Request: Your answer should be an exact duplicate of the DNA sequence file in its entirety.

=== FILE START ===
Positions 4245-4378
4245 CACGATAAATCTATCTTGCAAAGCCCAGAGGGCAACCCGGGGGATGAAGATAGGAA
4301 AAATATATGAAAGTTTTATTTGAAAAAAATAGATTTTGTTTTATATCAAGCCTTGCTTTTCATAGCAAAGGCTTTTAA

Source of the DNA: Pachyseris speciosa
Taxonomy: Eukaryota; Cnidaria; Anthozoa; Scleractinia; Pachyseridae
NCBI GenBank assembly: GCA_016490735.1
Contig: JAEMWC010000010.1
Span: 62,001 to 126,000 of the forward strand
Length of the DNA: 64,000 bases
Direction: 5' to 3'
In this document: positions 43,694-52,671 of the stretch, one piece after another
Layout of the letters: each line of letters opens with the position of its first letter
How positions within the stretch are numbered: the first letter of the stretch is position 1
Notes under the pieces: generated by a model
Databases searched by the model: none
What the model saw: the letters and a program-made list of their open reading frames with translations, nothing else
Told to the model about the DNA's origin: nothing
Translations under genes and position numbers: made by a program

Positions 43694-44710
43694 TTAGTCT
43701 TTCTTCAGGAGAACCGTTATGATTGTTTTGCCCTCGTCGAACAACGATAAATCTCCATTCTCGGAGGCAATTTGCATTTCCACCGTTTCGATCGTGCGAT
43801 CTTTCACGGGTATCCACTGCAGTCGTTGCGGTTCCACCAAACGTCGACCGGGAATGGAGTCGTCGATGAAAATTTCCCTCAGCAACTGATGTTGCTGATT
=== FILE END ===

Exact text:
Positions 4245-4378
4245 CACGATAAATCTATCTTGCAAAGCCCAGAGGGCAACCCGGGGGATGAAGATAGGAA
4301 AAATATATGAAAGTTTTATTTGAAAAAAATAGATTTTGTTTTATATCAAGCCTTGCTTTTCATAGCAAAGGCTTTTAA

Source of the DNA: Pachyseris speciosa
Taxonomy: Eukaryota; Cnidaria; Anthozoa; Scleractinia; Pachyseridae
NCBI GenBank assembly: GCA_016490735.1
Contig: JAEMWC010000010.1
Span: 62,001 to 126,000 of the forward strand
Length of the DNA: 64,000 bases
Direction: 5' to 3'
In this document: positions 43,694-52,671 of the stretch, one piece after another
Layout of the letters: each line of letters opens with the position of its first letter
How positions within the stretch are numbered: the first letter of the stretch is position 1
Notes under the pieces: generated by a model
Databases searched by the model: none
What the model saw: the letters and a program-made list of their open reading frames with translations, nothing else
Told to the model about the DNA's origin: nothing
Translations under genes and position numbers: made by a program

Positions 43694-44710
43694 TTAGTCT
43701 TTCTTCAGGAGAACCGTTATGATTGTTTTGCCCTCGTCGAACAACGATAAATCTCCATTCTCGGAGGCAATTTGCATTTCCACCGTTTCGATCGTGCGAT
43801 CTTTCACGGGTATCCACTGCAGTCGTTGCGGTTCCACCAAACGTCGACCGGGAATGGAGTCGTCGATGAAAATTTCCCTCAGCAACTGATGTTGCTGATT